Pimpin’ Virgin Style

Seats, Virgin America

Virgin America may still be stuck in DOJ regulatory hell, but some additional info about their planned perks is starting to come out and it sounds pretty cool.

First off, how about this picture of an eerie pink glow emanating from a Virgin America A320?

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This is only a tiny piece of the shot taken at nycaviation.com by user Novangus. I highly recommend clicking here to see the full aircraft. It looks like they’re putting some really funky mood lighting on the plane. This is similar to what other airlines do internationally to help people fall asleep and wake up using light. It’s perfect for those cross country redeyes.

And while we’re at it, Today in the Sky pointed me to a good article in CIO magazine today about Virgin America. This was obviously meant to focus on it from an IT perspective, and it centers around an interview with CIO Bill Maguire.

It’s funny that the airline actually hired Mr Maguire through a posting on Craig’s List as part of a cost-savings strategy employed by the airline. Hmm, they raised $177 million at first and they’ve already had to get another loan for over $50 million and you’re telling me they HAVE a cost savings plan?!? But I digress . . . .

There are a couple of interesting little points in the article such as:

  • Seats will be thin to allow for more legroom (um, that depends upon how much pitch there is in the first place)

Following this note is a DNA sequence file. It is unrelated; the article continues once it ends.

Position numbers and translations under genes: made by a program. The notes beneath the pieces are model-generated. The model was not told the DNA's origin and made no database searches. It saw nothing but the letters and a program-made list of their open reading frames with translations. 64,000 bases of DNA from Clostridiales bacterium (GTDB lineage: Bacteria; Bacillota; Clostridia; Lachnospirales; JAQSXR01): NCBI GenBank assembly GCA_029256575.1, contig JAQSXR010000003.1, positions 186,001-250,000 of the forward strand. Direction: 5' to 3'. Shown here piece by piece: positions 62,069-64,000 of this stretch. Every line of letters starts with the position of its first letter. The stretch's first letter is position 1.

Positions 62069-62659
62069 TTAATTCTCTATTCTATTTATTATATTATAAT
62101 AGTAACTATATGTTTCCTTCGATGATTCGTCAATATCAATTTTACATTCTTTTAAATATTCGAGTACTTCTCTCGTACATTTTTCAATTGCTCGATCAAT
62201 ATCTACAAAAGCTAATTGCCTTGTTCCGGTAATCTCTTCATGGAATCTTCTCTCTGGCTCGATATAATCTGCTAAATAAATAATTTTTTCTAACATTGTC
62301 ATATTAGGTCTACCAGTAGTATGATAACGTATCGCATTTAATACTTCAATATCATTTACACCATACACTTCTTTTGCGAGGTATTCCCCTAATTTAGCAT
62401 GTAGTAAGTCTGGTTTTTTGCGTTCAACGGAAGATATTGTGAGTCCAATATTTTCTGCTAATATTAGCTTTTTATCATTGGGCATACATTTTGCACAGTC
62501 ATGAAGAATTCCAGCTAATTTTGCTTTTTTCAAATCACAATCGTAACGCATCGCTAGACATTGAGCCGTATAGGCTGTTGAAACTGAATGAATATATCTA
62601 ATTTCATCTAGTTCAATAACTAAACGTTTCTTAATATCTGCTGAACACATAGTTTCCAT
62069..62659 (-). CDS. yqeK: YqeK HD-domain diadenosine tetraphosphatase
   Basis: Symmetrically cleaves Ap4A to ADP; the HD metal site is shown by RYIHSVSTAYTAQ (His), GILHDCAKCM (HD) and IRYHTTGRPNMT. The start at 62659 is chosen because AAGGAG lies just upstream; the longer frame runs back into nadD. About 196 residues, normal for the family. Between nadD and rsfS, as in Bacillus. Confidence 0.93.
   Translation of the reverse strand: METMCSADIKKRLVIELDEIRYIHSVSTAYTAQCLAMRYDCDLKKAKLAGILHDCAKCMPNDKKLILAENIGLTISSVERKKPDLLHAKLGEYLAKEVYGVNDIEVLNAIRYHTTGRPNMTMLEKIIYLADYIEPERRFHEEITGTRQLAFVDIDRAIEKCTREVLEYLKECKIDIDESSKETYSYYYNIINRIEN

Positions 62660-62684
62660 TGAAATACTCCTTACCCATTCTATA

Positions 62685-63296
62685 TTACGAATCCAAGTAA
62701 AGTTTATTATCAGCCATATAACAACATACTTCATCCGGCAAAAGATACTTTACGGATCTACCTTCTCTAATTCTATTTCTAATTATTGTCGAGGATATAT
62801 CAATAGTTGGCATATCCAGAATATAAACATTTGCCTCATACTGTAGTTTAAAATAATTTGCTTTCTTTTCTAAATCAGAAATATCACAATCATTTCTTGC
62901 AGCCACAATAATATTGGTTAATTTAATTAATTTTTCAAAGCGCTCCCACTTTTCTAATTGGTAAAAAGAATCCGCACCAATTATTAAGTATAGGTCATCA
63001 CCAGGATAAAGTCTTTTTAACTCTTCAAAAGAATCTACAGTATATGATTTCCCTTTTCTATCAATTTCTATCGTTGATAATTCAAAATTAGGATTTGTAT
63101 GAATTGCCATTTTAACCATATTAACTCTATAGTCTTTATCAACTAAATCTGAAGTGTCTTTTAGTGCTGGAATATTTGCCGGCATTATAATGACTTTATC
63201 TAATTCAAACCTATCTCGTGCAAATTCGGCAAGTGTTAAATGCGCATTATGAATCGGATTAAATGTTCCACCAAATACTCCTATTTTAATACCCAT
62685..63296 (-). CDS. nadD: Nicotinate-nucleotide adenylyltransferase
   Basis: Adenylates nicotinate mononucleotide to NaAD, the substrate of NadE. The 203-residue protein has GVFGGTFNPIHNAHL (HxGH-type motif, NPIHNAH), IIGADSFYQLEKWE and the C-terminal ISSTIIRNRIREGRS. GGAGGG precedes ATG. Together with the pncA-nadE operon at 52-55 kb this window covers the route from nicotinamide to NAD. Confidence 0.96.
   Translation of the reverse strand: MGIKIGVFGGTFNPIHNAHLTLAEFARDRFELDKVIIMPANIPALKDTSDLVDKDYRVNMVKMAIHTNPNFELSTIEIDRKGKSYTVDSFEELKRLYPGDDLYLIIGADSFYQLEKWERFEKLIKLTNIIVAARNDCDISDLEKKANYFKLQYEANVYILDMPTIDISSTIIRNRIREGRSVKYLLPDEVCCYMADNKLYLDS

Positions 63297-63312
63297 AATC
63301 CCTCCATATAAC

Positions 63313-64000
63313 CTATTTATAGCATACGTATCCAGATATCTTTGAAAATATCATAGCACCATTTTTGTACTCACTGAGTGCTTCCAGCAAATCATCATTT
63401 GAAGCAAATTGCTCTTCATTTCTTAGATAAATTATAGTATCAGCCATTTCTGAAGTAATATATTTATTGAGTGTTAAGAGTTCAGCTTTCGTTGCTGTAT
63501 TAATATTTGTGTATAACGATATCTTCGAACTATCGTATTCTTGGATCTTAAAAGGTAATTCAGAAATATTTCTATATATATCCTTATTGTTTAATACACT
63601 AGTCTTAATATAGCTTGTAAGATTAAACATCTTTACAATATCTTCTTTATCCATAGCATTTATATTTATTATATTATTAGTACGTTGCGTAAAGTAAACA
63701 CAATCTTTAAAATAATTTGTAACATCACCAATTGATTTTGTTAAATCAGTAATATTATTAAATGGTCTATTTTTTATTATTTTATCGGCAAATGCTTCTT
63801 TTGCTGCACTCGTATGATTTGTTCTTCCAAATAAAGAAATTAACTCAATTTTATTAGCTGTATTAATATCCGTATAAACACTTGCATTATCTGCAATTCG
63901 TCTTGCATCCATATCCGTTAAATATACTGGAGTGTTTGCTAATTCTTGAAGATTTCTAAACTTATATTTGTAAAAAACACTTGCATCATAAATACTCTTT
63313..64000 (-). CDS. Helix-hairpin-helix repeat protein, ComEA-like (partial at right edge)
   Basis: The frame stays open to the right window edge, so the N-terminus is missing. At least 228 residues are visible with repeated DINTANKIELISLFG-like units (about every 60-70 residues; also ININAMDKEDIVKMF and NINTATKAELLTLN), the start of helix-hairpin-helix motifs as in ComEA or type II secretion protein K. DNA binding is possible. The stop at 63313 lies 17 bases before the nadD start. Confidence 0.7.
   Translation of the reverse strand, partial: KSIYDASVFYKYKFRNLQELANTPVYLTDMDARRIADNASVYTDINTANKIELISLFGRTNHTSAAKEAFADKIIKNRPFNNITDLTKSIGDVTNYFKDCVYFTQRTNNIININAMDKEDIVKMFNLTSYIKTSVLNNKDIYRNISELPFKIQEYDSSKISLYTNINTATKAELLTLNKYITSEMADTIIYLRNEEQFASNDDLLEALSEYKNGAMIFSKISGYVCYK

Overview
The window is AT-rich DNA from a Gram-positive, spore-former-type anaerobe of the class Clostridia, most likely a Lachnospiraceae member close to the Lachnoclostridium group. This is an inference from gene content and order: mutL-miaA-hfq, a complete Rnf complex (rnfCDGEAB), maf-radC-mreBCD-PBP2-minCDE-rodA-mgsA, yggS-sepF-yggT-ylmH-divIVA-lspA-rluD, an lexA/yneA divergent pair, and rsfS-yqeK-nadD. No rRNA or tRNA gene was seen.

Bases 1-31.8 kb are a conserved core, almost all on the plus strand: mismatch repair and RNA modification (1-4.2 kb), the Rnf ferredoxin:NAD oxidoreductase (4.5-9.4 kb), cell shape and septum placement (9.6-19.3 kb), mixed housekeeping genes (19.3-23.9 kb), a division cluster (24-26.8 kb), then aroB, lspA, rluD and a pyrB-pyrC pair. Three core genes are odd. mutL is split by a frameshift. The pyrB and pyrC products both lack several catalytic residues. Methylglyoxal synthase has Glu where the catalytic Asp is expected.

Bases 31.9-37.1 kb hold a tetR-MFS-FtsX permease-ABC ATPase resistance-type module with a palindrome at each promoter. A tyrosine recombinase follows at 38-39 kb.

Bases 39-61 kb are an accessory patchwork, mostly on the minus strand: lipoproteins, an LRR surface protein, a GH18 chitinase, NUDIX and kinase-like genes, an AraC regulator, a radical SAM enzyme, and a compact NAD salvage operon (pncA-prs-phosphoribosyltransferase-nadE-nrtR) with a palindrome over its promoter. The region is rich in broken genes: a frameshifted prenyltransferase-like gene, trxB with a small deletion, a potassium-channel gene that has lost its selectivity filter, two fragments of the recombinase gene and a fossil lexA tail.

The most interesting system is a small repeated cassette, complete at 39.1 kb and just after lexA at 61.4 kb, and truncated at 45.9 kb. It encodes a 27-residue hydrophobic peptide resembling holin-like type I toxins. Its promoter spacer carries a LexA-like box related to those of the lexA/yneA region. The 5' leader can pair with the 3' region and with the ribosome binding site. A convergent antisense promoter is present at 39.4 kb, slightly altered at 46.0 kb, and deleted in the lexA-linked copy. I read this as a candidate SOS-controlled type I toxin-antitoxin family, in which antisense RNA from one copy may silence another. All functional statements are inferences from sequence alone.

• They will have check-in kiosks available when they launch
  • There will be a very robust CRM system which will allow the airline to pass along basic customer history to flight attendants and gate agents. This is similar to what upscale hotels do. The example they give in the article involves someone who had a lost bag in the past. The flight attendant will know about it on that person’s next flight. That opens up huge customer service possibilities.

It all sounds good, but, um, let’s back up. Will they even get off the ground? They’re stuck in regulatory hell for now, and I haven’t seen any movement on it lately. It seems like it could be awhile at best.

And if they do get off the ground, will they be able to succeed? I’m not sure that anything they do will be enough of a differentiator to encourage people to pay a premium. There’s no way they’re going for the lowest fares because they are providing a premium product. True, they’ll be a low fare carrier, but they can’t compete solely on price and still make it work.

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